Smith acknowledged that he had read the report and that he basically agreed with Knapp. “I know that there has been a lot of concern about changing that policy,” he stated before quickly moving to close the visitors’ remarks segment.

Carol French of Sheshequin Township, who arrived after the meeting began and therefore did not have an opportunity to sign in under the new rules, was taken aback when she was informed that she could not speak.

The meeting was adjourned, and French and other members of the public who felt especially disenfranchized stopped just outside the chamber door to discuss the matter.

“They’re trying to stifle the public,” French claimed. “They don’t want to answer questions because it is an election year.”

“It does establish some order,” Knapp said of the new rules, “but it is also a way to control the public.”

Wannemaker, who was interviewed by phone after the meeting, related that his first experience with the county commissioners was disappointing. “I was surprised that they weren’t more eager to learn about China’s involvement,” he remarked in reference to a Maryland-based gas drilling company that has publicly announced that it will convert the natural gas to a liquid form so that it can be more easily transported overseas. “I don’t want them destroying our backyards for gas to go to China, and I would like to see our officials do something constructive in the defense of not only Bradford County but the people and the animals that live here. I want them to set a precedent,” Wannemaker stated.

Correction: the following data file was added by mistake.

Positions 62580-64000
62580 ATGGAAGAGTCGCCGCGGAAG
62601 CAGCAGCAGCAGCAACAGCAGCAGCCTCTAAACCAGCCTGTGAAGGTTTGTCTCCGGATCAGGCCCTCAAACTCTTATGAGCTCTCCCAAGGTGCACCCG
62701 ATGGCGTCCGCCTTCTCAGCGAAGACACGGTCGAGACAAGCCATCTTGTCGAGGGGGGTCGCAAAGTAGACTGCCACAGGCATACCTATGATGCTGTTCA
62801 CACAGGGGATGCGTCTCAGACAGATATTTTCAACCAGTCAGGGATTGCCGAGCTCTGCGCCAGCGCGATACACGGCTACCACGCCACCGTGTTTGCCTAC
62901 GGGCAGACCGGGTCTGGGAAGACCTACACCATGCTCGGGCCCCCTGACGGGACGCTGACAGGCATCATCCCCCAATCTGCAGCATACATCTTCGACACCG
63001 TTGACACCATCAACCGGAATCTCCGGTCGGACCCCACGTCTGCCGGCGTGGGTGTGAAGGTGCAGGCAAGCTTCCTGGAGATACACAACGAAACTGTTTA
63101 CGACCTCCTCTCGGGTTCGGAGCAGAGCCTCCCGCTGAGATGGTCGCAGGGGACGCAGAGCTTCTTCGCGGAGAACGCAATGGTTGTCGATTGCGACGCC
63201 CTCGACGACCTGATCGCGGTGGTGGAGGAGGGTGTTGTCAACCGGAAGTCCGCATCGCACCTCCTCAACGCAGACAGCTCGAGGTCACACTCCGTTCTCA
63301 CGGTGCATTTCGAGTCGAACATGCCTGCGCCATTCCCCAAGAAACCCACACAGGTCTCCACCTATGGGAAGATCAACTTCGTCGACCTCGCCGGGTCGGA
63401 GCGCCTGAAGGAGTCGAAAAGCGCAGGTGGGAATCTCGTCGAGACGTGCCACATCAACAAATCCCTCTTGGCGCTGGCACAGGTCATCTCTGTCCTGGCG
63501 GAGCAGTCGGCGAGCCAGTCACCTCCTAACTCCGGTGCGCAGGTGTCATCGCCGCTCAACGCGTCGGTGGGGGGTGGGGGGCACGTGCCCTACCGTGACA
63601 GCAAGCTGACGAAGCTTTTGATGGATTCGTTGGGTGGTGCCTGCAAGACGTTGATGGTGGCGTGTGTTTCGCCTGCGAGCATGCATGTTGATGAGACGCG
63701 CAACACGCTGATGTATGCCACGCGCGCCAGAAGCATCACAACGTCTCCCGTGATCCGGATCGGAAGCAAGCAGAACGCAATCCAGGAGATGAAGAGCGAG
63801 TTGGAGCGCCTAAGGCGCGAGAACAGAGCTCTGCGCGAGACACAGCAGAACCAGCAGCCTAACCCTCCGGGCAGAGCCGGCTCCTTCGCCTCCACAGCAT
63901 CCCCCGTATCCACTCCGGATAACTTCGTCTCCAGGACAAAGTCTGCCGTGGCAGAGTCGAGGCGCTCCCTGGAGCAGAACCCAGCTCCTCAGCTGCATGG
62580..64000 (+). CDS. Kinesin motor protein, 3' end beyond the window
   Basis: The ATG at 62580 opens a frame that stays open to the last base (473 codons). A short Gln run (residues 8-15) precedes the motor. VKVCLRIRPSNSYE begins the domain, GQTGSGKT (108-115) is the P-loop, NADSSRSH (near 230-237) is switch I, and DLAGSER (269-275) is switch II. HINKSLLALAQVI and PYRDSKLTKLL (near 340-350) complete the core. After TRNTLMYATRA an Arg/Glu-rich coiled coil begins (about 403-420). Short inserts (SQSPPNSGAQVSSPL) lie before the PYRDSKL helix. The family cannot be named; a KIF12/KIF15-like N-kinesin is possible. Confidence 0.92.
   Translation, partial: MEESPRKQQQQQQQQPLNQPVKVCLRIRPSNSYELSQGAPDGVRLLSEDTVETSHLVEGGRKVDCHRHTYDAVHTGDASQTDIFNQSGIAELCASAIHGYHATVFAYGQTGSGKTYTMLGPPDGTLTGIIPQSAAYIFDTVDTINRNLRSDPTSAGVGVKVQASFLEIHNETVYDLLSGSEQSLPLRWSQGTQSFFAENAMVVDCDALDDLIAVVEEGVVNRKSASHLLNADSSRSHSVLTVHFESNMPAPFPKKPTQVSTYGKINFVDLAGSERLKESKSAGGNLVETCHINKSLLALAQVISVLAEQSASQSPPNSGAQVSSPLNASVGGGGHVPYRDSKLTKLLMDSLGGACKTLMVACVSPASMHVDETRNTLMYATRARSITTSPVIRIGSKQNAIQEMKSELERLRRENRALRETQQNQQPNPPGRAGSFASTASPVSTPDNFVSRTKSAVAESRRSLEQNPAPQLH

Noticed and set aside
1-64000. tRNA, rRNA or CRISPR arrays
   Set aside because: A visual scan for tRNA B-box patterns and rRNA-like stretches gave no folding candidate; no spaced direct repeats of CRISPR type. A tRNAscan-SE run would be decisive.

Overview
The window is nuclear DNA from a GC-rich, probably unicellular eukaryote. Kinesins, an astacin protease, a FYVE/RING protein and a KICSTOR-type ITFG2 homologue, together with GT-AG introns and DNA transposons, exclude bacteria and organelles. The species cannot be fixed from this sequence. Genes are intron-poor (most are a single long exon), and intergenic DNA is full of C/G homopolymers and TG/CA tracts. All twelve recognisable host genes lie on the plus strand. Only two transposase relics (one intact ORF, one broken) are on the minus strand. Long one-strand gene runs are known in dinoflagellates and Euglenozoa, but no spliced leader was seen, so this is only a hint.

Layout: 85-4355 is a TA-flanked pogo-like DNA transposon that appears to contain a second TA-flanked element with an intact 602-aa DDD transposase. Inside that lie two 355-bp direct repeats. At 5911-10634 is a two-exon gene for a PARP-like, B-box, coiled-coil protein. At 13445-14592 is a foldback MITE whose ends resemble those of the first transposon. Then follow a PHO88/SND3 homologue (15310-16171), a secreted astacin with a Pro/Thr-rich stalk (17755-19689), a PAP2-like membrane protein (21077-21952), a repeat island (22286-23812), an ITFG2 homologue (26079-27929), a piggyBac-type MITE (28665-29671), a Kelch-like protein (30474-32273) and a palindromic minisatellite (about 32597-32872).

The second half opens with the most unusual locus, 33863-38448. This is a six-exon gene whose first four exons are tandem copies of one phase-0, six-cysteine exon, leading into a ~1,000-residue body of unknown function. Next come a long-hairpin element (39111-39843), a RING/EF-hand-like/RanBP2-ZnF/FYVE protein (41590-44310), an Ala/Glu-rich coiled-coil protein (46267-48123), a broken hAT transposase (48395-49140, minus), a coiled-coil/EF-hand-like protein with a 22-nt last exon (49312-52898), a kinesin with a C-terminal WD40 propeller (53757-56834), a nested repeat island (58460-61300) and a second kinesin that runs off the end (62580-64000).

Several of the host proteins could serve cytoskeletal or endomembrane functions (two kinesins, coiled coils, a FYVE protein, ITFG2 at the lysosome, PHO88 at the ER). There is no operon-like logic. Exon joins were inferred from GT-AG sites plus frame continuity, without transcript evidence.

As for the time limit on his first time at bat, he said, “Three minutes doesn’t even give you enough time to get the shakes out of you.”